Signs & Omens – The Tale of Sailing Ship Troy

Binkley 1803 Cemetery, Hamilton (Ont). Photo by @erskinec

Binkley 1803 Cemetery, Hamilton (Ont). Photo by @erskinec

In earlier times, people often believed that death could be foretold by signs or warnings. I don’t have any local tales, but here is one from New York State that I recently read in a book that was published in 1975.

Lake Champlain is a very stormy body of water, particularly late in the shipping season. There once was a sailing ship called the Troy and it was carrying a cargo of iron ore from Port Henry to Westport.

It was late November 1825, the winds suddenly picked up and the water became very rough. The ore shifted and the ship went under, taking all hands.

Typical for those earlier days, the crew was largely extended family and when the weather turned bad, family friends gathered on the pier hoping for the ship’s safe return.

At home, the mother and sisters sat around the fireplace; waiting with dry clothes and warm food for the boys.

Suddenly, women heard the men arriving home. There were sounds of front door opening and the stomping of the feet.

Everyone rushed to the door but no one was there.

The mother and daughters realized that this was a sign that the boys were not coming home.

A few days later, personal items from the crew began to appear on shore, but no bodies were ever found.

In the cemetery of Westport there is a stone maker that lists the missing crew members:

“Sacred to the Memory of Capt Jacob Halstead AE 25 years and his brother George Halstead AE 13 years Sons of John & Phebe Halstead who were lost together with three others the rest of the crew of the Schooner Troy in a gale of wind off Westport Nov 23, 1825”

The original story was published in the 1906 book entitled: History of Westport, Essex County by Caroline Royce.

As a side note; in 1999 a sonar scan of Lake Champlain located the Schooner Troy in about 300 feet of water. The ship is nearly intact and appears to be well-preserved. It is one of the few surviving examples of a sailing canal ship.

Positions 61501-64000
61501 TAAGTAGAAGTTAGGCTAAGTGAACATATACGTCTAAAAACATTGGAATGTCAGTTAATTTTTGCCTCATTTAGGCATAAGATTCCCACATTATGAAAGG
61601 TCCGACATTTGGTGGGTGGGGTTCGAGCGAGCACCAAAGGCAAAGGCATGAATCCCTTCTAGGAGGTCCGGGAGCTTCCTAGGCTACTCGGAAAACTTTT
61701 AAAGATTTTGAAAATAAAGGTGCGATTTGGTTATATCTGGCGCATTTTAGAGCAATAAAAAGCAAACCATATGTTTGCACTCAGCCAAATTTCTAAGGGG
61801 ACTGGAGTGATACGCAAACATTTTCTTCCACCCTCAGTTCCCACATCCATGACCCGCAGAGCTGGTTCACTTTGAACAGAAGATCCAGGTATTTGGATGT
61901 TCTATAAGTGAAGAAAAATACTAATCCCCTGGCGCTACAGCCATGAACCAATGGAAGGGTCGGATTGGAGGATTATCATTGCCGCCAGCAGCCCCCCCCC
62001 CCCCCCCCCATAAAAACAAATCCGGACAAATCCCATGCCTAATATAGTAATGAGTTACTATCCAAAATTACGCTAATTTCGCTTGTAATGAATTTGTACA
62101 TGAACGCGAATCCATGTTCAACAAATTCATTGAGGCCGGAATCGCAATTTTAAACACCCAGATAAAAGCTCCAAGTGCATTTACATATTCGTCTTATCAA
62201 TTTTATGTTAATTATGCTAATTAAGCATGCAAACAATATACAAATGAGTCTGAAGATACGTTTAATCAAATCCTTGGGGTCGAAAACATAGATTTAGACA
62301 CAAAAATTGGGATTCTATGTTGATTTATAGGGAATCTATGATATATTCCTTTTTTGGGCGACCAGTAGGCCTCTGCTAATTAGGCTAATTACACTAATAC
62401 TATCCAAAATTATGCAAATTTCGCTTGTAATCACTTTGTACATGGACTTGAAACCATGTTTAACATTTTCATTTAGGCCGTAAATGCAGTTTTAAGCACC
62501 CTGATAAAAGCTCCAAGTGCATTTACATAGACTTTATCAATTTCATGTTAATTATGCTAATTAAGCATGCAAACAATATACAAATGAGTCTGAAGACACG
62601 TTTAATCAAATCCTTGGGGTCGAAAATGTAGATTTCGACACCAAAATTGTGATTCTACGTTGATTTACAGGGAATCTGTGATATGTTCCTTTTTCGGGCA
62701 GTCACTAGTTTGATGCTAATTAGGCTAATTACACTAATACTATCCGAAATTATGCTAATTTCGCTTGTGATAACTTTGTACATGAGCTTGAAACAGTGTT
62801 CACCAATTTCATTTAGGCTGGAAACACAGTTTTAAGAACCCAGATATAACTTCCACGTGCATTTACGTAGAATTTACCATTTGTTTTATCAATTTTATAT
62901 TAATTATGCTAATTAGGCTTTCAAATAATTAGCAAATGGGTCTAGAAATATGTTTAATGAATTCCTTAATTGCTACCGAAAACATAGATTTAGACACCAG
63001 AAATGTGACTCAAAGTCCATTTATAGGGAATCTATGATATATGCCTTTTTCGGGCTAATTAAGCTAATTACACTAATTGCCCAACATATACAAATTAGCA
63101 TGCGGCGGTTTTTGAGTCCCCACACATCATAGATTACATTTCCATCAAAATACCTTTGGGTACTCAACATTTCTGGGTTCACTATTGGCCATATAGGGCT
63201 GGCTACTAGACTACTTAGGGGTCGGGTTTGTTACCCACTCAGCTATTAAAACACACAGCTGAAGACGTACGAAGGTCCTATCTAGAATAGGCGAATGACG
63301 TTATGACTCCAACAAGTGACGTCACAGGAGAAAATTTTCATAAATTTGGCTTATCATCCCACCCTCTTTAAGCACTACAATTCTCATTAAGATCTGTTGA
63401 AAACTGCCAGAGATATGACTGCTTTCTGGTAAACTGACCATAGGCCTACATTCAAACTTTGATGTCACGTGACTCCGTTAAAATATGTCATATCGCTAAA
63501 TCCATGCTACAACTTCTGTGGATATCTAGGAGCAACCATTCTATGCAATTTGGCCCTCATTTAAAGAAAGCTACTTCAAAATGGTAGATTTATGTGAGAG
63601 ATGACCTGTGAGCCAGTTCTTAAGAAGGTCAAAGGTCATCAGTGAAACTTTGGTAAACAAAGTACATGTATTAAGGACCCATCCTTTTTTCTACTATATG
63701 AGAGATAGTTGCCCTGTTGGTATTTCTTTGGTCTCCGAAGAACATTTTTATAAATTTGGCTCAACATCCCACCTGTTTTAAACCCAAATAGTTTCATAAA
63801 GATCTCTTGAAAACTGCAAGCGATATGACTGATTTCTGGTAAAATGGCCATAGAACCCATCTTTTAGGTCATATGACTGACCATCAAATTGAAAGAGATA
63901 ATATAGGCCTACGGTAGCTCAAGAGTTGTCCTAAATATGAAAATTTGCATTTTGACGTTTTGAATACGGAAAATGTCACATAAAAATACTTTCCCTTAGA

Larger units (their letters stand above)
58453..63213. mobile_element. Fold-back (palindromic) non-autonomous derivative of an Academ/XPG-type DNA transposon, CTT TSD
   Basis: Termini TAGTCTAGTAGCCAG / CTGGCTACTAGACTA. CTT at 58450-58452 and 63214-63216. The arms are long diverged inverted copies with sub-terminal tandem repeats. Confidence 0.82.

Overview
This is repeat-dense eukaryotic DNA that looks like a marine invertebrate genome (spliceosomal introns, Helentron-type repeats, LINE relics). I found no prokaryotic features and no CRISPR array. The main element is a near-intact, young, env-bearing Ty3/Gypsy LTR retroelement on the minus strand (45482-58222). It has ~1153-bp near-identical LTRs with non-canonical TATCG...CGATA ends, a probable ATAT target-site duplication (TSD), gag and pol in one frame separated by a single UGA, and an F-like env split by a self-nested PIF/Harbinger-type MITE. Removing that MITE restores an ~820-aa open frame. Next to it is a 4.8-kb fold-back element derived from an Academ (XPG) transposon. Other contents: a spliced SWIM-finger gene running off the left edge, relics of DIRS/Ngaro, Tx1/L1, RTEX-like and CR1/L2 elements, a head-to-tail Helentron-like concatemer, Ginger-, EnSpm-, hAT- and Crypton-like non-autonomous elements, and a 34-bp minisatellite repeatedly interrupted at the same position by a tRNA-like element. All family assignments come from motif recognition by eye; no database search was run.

About Chris Erskine

Visual Artist and independent film-maker. Try to post summaries of my artistic activities once per month. View all posts by Chris Erskine

Leave a Reply

Fill in your details below or click an icon to log in:

WordPress.com Logo

You are commenting using your WordPress.com account. Log Out / Change )

Twitter picture

You are commenting using your Twitter account. Log Out / Change )

Facebook photo

You are commenting using your Facebook account. Log Out / Change )

Google+ photo

You are commenting using your Google+ account. Log Out / Change )

Connecting to %s

Rebalance

You are now looking at a demo of the Rebalance theme by Automattic

Fusion

Championing a young, diverse, and inclusive America with a unique mix of smart and irreverent original reporting, lifestyle, and comedic content.

fadedgenes

A Chronicle of the people of the Methodist Church in Canada

Spinnaker Films: Blog

Film / TV Production Company based in Sydney, Australia

savecenturymanor2

This is the official web site of the Save Century Manor Task Force 2 (CMTF2). This task force was created not only to draw attention to the existence of Century Manor, an important Hamilton heritage building in danger of demolition by neglect, but also to provide information on Century Manor and to gain support within and outside our community for our ongoing fight to save and preserve this heritage building through restoration and adaptive reuse.

reality sandwiches

Snack on this

cate inglis : urban landscapes

contemporary urban landscapes by award-winning Scottish artist

digitalfilms

a blog by Oliver Peters

%d bloggers like this: